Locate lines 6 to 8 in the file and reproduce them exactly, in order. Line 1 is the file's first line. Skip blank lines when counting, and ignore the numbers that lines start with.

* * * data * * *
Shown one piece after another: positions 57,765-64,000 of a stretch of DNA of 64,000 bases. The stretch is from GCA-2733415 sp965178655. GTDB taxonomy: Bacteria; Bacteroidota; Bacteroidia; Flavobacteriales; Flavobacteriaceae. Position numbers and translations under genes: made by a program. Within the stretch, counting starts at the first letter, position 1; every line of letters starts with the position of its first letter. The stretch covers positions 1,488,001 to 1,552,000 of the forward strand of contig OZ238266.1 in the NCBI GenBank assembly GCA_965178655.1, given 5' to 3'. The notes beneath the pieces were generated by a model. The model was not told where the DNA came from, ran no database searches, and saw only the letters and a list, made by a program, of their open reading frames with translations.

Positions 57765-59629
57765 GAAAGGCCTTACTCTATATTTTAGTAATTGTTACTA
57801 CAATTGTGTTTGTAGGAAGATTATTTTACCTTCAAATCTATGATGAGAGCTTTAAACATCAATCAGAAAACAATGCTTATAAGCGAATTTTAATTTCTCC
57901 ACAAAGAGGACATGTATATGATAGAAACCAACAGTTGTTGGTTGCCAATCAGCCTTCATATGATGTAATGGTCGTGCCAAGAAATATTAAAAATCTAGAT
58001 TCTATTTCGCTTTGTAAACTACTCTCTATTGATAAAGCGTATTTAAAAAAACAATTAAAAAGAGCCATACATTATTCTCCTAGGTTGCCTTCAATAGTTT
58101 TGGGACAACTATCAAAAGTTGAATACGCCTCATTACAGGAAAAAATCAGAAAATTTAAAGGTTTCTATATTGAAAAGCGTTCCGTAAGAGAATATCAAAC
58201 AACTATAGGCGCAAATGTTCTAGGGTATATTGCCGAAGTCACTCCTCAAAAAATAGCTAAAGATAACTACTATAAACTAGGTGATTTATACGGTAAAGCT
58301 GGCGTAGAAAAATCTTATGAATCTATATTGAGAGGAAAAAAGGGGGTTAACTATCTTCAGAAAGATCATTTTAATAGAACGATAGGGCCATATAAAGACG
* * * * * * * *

58001 TCTATTTCGCTTTGTAAACTACTCTCTATTGATAAAGCGTATTTAAAAAAACAATTAAAAAGAGCCATACATTATTCTCCTAGGTTGCCTTCAATAGTTT
58101 TGGGACAACTATCAAAAGTTGAATACGCCTCATTACAGGAAAAAATCAGAAAATTTAAAGGTTTCTATATTGAAAAGCGTTCCGTAAGAGAATATCAAAC
58201 AACTATAGGCGCAAATGTTCTAGGGTATATTGCCGAAGTCACTCCTCAAAAAATAGCTAAAGATAACTACTATAAACTAGGTGATTTATACGGTAAAGCT